In this case, the requisite period of time is 17.5 years not the 35 years as argued by

ABATE and the AG. The reason being is that the Commission specifically set forth in its

order that the requisite period of time before it would reconsider would be 17.5 years

from the date of the contract not the 35 years set forth in the original PPA. MPSC Case

No. U-10127, supra.

      ABATE and the AG rely on federal statute 16 USC §842a—3 and FERC

regulation 18 CFR 292.304 as prohibiting the recovering of the capacity charges sought

Page 8
by MCV.     They argue that the levels previously set by the Commission are the

appropriate avoided-cost capacity charges.     According to ABATE and the AG, the

Commission approved avoided costs reflected avoided costs as of the time that

Consumers Energy incurred its obligation to MCV. ABATE v PSC, 216 Mich App 8, 29

(1996).   In addition, the Commission ruled that it would not permit ratepayers to pay

more that Consumers Energy’s full avoided costs. ABATE and the AG contend that

while a purchase rate that differs from avoided costs at the time the energy is delivered

under a long term PPA does not violate PURPA,           the Commission cannot legally

change the terms and conditions or rate of recovery for the avoided costs once it has

set those rates.

       The crux of ABATE’s and the AG’s argument is that PURPA and FERC

regulations prohibit the changing of avoided costs which were calculated at the time an

obligation is incurred. The avoided costs does not change with the passage of time—or

with changing market conditions. Independent Energy Producers v California Public

Utilities Comm’n, 36 F 3d 848, 858-859 (CA 9, 1994).

       ABATE and the AG argue that the Commission concluded that the avoided costs

for MCV would be calculated using a capacity charge fixed at the time the legal

obligation was incurred not upon delivery. The application seeks to change recovery of

the avoided costs and doing so would violate federal law as noted above.               In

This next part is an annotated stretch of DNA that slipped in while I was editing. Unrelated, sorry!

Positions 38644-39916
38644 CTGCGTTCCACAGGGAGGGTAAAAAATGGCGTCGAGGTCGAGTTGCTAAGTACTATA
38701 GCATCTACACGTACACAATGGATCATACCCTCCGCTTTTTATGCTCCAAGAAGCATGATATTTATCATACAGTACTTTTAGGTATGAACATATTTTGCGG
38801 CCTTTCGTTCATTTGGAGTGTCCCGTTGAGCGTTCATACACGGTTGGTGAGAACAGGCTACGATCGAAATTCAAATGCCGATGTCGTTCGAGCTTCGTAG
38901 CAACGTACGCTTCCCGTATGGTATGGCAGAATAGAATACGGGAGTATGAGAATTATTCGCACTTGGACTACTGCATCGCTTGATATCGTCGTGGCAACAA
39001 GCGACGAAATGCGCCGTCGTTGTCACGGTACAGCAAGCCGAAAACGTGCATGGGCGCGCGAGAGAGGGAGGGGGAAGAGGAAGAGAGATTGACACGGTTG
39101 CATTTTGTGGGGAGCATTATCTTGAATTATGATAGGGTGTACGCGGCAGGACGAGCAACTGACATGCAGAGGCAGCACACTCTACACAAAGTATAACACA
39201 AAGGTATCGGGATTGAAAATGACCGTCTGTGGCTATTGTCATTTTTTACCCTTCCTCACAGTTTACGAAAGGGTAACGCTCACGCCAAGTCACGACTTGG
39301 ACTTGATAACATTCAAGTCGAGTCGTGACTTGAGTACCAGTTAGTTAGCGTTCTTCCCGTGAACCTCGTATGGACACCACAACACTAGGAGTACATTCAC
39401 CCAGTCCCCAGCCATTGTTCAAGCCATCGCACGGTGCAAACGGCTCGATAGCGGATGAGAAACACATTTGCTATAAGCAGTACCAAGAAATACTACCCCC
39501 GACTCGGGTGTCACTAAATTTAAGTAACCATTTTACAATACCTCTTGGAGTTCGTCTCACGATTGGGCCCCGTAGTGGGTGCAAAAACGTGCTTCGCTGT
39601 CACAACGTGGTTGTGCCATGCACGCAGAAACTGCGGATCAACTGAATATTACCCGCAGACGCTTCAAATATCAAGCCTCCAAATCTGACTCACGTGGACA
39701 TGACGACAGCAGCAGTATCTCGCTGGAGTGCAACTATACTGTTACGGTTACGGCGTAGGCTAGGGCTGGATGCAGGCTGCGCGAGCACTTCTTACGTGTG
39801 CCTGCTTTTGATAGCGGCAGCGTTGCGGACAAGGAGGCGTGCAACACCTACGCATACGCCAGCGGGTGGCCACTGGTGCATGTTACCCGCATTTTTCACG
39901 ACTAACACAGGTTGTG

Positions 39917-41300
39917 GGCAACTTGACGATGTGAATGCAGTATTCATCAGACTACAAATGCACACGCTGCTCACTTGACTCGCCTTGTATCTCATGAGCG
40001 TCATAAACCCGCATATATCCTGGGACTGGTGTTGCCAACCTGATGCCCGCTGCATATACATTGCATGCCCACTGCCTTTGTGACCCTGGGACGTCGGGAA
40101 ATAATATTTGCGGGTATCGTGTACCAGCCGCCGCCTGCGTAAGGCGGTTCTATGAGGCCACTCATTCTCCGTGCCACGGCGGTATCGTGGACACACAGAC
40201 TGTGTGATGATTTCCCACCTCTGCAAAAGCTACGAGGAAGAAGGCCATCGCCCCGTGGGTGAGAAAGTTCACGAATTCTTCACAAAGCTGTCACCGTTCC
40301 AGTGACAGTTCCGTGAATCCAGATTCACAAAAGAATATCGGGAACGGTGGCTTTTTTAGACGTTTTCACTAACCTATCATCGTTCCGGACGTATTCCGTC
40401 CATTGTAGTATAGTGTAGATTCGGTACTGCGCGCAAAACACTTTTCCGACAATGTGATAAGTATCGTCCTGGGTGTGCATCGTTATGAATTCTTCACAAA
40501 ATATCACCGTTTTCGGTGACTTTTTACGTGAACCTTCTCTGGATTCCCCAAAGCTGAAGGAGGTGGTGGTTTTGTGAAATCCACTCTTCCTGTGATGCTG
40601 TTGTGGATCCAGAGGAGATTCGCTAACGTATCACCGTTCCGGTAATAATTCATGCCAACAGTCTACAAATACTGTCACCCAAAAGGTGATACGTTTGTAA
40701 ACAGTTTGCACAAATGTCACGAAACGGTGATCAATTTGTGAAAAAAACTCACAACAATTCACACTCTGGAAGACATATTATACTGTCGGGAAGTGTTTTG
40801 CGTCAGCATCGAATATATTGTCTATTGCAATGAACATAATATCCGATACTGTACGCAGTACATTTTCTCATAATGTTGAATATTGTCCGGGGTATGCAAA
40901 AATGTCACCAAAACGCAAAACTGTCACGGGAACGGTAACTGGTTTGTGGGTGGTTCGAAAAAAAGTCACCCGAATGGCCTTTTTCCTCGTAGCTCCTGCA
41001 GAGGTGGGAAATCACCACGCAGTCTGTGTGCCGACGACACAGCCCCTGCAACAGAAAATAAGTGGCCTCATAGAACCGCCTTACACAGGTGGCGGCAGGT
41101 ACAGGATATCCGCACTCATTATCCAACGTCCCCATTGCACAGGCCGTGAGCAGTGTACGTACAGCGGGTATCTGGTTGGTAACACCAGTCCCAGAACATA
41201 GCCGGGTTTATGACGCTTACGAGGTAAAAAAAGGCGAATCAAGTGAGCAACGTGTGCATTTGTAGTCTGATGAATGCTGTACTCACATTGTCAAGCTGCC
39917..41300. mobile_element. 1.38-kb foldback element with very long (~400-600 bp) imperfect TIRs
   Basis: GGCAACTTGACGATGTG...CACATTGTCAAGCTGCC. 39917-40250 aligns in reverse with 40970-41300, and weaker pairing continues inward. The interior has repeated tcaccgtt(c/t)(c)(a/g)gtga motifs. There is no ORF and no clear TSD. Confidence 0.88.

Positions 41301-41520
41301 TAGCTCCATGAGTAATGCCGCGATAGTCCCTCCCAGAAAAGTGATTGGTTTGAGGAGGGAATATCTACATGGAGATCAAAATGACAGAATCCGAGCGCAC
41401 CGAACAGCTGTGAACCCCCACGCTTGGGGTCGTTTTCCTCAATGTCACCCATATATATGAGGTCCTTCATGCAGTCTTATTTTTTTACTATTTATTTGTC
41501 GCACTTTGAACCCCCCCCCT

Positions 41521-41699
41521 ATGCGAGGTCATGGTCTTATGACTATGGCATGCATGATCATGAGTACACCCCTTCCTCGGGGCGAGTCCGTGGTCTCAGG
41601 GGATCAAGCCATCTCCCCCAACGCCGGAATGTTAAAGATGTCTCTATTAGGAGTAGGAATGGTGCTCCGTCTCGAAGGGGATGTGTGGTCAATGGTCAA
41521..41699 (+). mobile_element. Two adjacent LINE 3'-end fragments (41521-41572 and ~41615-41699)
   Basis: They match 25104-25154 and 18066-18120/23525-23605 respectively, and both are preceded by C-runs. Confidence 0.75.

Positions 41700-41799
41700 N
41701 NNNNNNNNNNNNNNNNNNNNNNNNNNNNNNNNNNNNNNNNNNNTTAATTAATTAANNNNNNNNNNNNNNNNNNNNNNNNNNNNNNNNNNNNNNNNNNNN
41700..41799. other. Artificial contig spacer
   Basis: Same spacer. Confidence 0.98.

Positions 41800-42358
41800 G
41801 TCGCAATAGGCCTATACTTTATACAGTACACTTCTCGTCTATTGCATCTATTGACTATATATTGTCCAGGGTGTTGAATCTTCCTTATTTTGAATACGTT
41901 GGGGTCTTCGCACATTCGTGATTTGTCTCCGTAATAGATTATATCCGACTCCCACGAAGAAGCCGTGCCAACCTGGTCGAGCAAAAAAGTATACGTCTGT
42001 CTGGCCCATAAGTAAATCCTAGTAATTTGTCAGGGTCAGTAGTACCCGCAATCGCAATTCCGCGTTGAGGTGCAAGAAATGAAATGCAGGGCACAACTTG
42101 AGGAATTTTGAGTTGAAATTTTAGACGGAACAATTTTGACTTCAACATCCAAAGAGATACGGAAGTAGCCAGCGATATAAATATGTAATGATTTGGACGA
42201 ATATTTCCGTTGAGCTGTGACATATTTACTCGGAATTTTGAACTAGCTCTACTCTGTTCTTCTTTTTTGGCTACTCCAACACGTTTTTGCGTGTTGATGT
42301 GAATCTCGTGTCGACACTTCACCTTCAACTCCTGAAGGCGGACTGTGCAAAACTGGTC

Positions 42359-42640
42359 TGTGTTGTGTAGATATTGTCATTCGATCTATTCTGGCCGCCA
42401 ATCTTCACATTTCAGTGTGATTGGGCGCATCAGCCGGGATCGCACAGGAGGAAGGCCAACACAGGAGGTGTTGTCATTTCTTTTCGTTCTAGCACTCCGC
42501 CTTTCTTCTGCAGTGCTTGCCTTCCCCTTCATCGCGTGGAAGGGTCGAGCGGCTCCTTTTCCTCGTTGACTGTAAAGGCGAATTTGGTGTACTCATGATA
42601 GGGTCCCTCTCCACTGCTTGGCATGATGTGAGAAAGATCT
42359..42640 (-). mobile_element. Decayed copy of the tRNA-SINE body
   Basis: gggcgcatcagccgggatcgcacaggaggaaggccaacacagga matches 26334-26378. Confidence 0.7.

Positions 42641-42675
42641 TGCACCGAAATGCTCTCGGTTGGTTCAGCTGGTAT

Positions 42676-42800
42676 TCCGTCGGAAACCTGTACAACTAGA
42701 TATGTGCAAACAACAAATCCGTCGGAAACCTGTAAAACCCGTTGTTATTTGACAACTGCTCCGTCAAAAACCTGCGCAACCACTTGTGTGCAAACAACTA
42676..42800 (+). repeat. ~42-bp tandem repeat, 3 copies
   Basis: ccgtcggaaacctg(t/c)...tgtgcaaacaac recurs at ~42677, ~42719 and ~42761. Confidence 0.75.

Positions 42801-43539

implementing PURPA and approving contracts between utilities and QFs, the

Commission lacks any authority to change its avoided costs since doing so would

constitute a utility-type regulation prohibited by the FERC regulation.        Freehold

Cogeneration Assoc v NJ Bd of Regulatory Comm’rs, 44 F 3d 1178, 1992-1194 (CA 3,

Page 9
1995); Accord, North American Natural Resources v MPSC, 41 F Supp 2d 736, 739-

740 (WD Mich, 1998); Crossroads Cogeneration Corp v Orange & Rockland Utilities,

Inc., 159 F 3d 129, 138 (CA 3, 1998), and Greenwood v NH Public Utilities Comm’n,

2007 US Dist LEXIS 52524 (D NH, 2007).

       MCV argues that the requested relief will not change the avoided costs

previously approved by the Commission. MCV further argues that avoided costs are a

floor, not a ceiling and there is no federal law preventing the Commission from setting

rates which are above avoided costs.        MPSC Case No. U-10066, et al, dated

August 14, 1992, pp. 16, 24. MCV argues that avoided costs are not static. ABATE v

PSC, 173 Mich App 647, 669 (1988). The Commission has held that under federal law

there is not an irrevocable setting of capacity charges.   MPSC Case No. U-10685,

supra, p. 41.

       Consumers Energy succinctly replies by stating that ABATE’s and the AG’s

federal law arguments were previously presented to the Commission. The Commission

rejected the arguments. Id.

       The ALJ finds that the arguments raised here by ABATE and the AG are

sufficiently similar to those arguments raised by the AG and rejected by the

Commission. Id. The Commission in addressing the AG’s argument stated:

       To the extent that federal law applies to this proceeding, the Commission
       finds no support in PURPA or FERC regulations for the Attorney
       General’s argument that the 840 MW ceiling on MCV cost recovery in
       Case No. U-8871, later increased to 915 MW in Cases No. U-10127, had
       the effect of irrevocably setting capacity charges for the remaining
       capacity as zero. Contrary to that argument, the Commission’s earlier
       determinations did not turn on the extent of Consumers’ need for new
       capacity, but rather on an allocation of some of that capacity to other
       projects. Moreover, PURPA does not preclude the Commission from
       phasing in the recovery of the MCV in discrete blocks over a period of

Page 10
          time. Because not all of the MCV capacity was needed at earlier times, it
          was appropriate to make separate provision for each block, permitting
          recovery through rates as the utility’s circumstances and ratepayers’
          needs dictated. Id, p. 41.